WASHINGTON, D.C. — Former President Donald Trump has filed suit against three of the country’s biggest tech companies, claiming he and other conservatives have been wrongfully censored.
Trump announced the action against Facebook, Twitter and Google’s YouTube, along with the companies’ Mark Zuckerberg, Jack Dorsey and Sundar Pichai, at a press conference Wednesday in New Jersey, where he demanded that his accounts be reinstated.
Trump has been suspended from the platforms since January, when some of his followers protested at the Capitol building. The companies cited concerns that Trump would incite further violence and have kept him locked out. All three declined comment Wednesday.
“We’re asking the U.S. District Court for the Southern District of Florida to order an immediate halt to social media companies’ illegal, shameful censorship of the American people,” Trump said of the filings. “We’re going to hold big tech very accountable.”
Twitter, Facebook and Google are all private companies, and users must agree to their terms of service to use their products. Under Section 230 of the 1996 Communications Decency Act, social media platforms are allowed to moderate their services by removing posts that, for instance, are obscene or violate the services’ own standards, so long as they are acting in “good faith.” The law also generally exempts internet companies from liability for the material that users post.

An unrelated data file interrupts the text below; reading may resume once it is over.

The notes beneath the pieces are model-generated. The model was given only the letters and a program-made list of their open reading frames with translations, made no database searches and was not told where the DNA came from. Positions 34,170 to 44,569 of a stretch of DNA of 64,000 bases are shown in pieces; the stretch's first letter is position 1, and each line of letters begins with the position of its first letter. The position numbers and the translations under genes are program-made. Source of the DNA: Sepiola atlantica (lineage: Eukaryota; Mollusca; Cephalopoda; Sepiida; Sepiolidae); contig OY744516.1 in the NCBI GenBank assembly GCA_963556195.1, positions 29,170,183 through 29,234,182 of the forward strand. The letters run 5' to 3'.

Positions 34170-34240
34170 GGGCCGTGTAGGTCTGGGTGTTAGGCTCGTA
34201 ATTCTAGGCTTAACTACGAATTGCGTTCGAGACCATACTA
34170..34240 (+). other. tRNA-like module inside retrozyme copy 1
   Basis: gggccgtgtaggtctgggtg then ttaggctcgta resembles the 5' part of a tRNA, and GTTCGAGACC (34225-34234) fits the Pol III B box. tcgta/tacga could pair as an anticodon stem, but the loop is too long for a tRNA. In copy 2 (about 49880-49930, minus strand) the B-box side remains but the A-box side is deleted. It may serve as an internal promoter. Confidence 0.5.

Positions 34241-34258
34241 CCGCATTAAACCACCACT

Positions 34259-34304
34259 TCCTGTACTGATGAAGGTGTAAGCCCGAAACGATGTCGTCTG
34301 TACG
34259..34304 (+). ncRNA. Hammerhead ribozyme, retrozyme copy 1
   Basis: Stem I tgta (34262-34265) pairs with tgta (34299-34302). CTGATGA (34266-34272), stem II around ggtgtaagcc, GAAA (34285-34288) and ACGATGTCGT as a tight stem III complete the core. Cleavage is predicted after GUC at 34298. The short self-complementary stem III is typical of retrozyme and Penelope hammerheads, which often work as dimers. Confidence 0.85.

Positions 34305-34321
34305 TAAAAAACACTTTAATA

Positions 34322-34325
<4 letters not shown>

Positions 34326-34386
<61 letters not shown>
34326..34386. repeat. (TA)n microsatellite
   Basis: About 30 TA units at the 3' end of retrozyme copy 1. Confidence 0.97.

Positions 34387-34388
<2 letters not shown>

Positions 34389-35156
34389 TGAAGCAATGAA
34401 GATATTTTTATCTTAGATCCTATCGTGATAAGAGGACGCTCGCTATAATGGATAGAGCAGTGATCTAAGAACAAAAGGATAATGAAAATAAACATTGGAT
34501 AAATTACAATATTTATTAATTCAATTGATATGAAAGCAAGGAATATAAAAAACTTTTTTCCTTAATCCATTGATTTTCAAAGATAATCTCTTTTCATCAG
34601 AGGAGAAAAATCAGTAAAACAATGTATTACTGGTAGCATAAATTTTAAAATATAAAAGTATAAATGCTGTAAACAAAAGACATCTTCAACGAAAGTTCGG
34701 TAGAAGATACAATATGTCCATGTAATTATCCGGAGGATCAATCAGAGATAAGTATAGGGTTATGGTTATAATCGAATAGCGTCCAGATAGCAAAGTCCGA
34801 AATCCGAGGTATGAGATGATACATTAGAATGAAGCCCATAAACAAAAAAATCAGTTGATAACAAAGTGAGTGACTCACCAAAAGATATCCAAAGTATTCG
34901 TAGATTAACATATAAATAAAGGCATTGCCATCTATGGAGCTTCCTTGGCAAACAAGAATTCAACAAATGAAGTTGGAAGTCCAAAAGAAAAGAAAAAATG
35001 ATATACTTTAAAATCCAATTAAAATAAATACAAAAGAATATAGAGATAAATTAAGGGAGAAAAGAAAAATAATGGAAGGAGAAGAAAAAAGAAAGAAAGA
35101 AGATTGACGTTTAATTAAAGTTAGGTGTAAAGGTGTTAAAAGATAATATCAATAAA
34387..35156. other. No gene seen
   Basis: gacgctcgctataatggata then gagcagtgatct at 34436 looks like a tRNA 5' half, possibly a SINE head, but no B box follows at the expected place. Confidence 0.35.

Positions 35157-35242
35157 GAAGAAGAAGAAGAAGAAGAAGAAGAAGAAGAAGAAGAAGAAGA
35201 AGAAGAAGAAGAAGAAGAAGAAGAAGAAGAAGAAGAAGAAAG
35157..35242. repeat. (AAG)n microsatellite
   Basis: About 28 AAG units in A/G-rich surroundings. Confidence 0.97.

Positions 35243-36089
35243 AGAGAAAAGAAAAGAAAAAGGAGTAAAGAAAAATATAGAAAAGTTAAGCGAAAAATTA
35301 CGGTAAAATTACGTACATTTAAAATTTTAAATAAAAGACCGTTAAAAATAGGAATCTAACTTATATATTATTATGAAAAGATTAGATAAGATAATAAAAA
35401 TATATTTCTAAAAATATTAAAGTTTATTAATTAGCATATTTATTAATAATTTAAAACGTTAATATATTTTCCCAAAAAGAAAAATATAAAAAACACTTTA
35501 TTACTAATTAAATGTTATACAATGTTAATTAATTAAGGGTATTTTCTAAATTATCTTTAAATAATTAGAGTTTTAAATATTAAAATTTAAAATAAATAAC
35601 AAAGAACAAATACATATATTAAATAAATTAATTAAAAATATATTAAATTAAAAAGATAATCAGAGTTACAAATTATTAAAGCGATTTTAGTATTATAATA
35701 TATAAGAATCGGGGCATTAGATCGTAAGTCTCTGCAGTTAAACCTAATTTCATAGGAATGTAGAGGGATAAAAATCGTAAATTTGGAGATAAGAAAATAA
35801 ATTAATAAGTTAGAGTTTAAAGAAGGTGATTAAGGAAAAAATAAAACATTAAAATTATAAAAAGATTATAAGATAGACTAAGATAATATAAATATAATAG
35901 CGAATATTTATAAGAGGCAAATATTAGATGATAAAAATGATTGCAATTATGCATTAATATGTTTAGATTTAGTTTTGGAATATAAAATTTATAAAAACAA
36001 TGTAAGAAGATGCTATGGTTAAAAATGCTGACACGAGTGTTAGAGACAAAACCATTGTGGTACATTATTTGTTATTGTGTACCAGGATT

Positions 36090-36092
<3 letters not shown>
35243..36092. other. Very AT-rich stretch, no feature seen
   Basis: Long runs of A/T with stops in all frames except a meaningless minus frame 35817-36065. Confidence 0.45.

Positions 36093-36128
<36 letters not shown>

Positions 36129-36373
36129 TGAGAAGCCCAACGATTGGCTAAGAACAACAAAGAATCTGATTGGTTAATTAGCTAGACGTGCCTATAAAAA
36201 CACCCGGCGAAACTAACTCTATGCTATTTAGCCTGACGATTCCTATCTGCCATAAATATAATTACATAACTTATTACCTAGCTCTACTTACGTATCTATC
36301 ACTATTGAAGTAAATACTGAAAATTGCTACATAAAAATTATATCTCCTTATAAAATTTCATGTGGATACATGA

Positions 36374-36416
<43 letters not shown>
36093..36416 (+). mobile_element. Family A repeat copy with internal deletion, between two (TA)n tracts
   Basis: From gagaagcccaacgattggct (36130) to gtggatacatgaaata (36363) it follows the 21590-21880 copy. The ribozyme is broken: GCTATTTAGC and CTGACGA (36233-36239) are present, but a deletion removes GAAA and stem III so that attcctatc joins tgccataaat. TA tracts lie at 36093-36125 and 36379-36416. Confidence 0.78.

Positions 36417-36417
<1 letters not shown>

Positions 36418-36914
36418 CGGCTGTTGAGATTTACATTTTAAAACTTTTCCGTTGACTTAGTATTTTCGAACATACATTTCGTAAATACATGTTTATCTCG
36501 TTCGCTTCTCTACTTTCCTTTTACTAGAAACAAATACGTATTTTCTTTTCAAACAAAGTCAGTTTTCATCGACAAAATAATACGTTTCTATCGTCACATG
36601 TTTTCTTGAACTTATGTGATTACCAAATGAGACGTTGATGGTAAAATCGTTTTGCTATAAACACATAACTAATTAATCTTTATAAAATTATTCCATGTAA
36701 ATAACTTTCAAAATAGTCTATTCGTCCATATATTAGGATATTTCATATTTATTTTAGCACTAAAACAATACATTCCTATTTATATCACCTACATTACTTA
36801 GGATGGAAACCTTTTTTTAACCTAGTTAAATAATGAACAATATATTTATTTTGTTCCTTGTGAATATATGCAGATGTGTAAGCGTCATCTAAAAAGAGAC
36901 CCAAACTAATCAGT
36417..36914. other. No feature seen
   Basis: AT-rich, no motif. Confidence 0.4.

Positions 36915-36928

But Trump and other politicians have long argued that Twitter, Facebook and other social media platforms have abused that protection and should lose their immunity — or at least have it curtailed.
The suit against Facebook and CEO Zuckerberg says Facebook acted unconstitutionally when it removed Trump from the platform. Suits against Twitter and YouTube make similar claims. All three ask the court to award unspecified damages, declare Section 230 unconstitutional and restore Trump’s accounts, along with those of several other plaintiffs who joined the suits and have also had posts or accounts removed.
Trump’s move comes a week after a federal judge blocked a new Florida law signed by a Trump ally, Republican Gov. Ron DeSantis, that sought to punish large social media companies like Facebook and Twitter for removing content or banning politicians. The law would have allowed the state to fine the companies $250,000 a day for removing the accounts of statewide political candidates and $25,000 a day for removing the accounts of those running for local office. But U.S. District Judge Robert Hinkle on June 30 granted a preliminary injunction stopping the new law from being enforced.
The judge said that tech industry groups challenging the law were likely to prevail on their claim that it violated the First Amendment if the case went to trial.